Today’s first entry in The 2020 PopCult Gift Guide is a terrific collection of old-school supehero comics from DC Comics’ Golden and Silver Age archives. I first told you about this cool hardcover back in April. It’s the perfect gift for the comics cfan who longs for the days when comics were more fun and less gritty than they are today.

DCs Wanted: The Worlds Most Dangerous Super-Villains
by various writers and artists
DC Comics
ISBN-13: 978-1779501738
$39.99 (discounted at Amazon)

Wanted: The Worlds Most Dangerous Super-Villains collects all nine issues of the 1970s comic of the same name, which was one of the many reprint titles cooked up around that time when DC and Marvel were cranking out as many comics as possible in an effort to grab market share and crowd each other (and any smaller publishers) off the newsstands. Right before a paper shortage caused prices to rise and smaller publishers to fail, DC and Marvel were attempting to glut each other out of business.

DC created several themed all-reprint comics when they reverted to 32 page comics that sold for 20 cents (that is a long story that I don’t have room to tell you here), and Wanted was their all-villain book, published alongside other reprint titles like Secret Origins and Strange Sports Stories. These books were edited and curated by E. Nelson Bridwell, DC’s secret weapon when it came to his vast knowledge of comic book history and his impeccable taste in choosing which stories to reprint. Bridwell does not get enough credit for stoking the flames of comics fandom and instilling a love for Golden Age comics in a generation of comics creators and historians.

With Wanted, Bridwell didn’t take the easy route and just put Batman or Superman in every issue. He plumbed the depths of DC, reintroducing members of DC’s rogue’s gallery that hadn’t been seen in decades, and exposing a new generation to the formative works of such comics greats as Joe Kubert, Mort Meskin, Joe Simon and Jack Kirby, Carmine Infantion and more.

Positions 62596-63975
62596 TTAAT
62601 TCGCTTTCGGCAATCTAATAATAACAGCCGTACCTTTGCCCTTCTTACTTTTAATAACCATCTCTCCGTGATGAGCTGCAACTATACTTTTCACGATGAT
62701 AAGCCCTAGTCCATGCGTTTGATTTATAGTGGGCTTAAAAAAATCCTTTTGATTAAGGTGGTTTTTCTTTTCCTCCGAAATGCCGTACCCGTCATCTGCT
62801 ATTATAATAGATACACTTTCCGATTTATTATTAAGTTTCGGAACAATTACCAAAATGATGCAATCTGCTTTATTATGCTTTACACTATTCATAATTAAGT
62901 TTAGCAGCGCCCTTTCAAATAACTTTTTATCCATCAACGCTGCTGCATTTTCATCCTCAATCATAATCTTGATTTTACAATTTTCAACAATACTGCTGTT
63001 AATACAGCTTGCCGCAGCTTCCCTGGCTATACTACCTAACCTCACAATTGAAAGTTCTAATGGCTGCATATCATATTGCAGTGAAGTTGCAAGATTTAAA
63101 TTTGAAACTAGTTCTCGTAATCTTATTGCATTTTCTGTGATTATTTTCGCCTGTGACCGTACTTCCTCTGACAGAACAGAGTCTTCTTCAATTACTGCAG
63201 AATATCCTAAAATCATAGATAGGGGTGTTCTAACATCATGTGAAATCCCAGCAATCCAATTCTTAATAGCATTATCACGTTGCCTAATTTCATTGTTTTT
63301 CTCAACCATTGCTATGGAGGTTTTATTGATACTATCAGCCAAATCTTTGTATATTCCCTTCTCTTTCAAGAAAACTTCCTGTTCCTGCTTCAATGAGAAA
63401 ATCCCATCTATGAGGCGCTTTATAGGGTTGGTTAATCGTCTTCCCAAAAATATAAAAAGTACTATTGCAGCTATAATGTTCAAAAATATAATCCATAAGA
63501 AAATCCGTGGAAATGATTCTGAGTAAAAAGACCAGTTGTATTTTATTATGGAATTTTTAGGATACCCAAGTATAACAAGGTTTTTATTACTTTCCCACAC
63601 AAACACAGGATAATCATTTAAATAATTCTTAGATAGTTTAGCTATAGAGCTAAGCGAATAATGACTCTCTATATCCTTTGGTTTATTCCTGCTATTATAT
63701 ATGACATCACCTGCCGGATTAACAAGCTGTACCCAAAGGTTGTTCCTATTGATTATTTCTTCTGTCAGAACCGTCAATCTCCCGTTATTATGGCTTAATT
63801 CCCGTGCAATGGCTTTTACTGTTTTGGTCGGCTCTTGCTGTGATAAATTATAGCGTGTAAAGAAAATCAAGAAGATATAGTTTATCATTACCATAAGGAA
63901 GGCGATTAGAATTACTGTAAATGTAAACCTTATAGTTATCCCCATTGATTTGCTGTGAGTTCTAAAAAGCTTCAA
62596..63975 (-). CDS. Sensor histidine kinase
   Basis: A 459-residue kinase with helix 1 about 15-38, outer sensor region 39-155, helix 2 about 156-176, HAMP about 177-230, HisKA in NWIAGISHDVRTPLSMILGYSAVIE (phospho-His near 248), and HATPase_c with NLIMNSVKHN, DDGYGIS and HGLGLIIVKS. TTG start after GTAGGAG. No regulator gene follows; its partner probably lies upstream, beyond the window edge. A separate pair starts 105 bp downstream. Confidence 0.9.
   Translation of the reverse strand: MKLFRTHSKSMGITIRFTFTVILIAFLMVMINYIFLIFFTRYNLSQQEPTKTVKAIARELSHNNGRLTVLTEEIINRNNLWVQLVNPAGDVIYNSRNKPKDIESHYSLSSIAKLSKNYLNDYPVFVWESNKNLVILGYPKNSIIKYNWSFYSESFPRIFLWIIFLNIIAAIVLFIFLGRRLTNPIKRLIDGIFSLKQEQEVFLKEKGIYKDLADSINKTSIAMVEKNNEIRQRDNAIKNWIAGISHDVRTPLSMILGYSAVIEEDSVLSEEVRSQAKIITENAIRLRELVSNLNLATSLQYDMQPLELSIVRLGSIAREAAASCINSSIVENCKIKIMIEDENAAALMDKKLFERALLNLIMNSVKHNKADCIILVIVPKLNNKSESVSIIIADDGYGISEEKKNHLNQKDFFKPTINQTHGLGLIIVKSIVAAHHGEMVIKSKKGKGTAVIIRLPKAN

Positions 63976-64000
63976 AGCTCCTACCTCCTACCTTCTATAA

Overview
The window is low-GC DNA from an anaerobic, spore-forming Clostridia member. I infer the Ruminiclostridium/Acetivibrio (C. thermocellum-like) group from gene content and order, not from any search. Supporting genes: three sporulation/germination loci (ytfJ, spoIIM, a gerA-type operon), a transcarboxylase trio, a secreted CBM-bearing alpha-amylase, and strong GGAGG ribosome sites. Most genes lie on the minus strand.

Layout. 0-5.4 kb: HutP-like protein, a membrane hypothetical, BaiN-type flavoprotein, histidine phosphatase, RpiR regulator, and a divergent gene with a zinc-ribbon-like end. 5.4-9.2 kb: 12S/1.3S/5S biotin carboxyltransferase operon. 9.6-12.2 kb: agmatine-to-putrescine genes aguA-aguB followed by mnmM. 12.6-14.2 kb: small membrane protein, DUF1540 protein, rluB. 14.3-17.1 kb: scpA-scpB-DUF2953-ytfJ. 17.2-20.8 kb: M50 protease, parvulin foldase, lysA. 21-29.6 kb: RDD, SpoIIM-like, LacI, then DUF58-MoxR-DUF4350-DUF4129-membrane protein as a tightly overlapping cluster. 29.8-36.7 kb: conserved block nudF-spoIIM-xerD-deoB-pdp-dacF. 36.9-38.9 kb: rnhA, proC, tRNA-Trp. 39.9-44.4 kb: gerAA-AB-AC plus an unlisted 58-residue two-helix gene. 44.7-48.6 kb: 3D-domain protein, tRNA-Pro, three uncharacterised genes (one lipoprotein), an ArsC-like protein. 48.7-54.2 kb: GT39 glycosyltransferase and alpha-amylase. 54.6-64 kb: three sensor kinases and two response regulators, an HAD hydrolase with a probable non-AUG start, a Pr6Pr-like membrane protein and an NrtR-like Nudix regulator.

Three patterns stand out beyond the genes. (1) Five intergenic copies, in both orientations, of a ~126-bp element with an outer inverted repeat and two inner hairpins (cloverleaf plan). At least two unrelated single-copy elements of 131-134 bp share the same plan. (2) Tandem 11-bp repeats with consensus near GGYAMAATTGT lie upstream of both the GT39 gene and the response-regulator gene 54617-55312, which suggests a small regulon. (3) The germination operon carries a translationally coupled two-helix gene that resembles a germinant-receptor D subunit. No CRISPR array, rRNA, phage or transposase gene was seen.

While the book did cover-feature a few heavy-hitters in its original run–Superman, Batman, Green Lantern and The Flash are on some of the covers–more than equal time was given to more obscure DC heroes like Starman, Doctor Fate, The Vigilante, Wildcat and Hourman. They even cover-featured two really obscure characters that DC had purchased from Quality Comics, Doll Man and Kid Eternity.

Some of the Villains are pretty obscure, too. We do see Batman fight The Joker and The Penguin, but those two are teamed up in one single story. We also see the Caped Crusader take on The Signalman, who at that point had only appeared twice since the one story reprinted here. Other Villains showcased in this book include The Prankster, Soloman Grundy, Clock King, The Mist, The Dummy and Mister Who (not to be confused any doctors who came later). This book will educate newer readers of the scope of colorful evil-doers in the DC Universe.

As I pointed out, the stories are drawn by a murderer’s row of iconic comic book artists. In addition to the artists listed above, we also get to see work by Gil Kane, H.G. Peter, Jack Burnley and Lee Elias and stories written by Robert Kanigher, Gardner Fox, Alfred Bester, William Woolfolk, Jerry Siegel, John Broome, Bill Finger, Ed Herron and more. Plus they included the beautiful split-scene covers for the original series by Nick Cardy and Murphy Anderson.

Like I said, I love this book. They even give us a hypothetical tenth issue with an all-female villain line-up. I don’t have this entire series in my collection, and it’s fantastic to finally have them all in one volume. I should mention that it’s also a collection of short-form stories. Most in this book run between seven and 13 pages, and they manage to cram in more plot than a year’s worth of today’s comics. In terms of pure comics glee, this book is a home run.

I can whole-heartedly recommend Wanted: The Worlds Most Dangerous Super-Villains for anybody who loves classic superhero comics with colorful villains, crisp storytelling and great art. It’s not a perfect collection, but it’s a lot of fun.

Also of note is that, while you can order this from any bookseller using the ISBN code, Amazon has it for significantly less than the suggested price.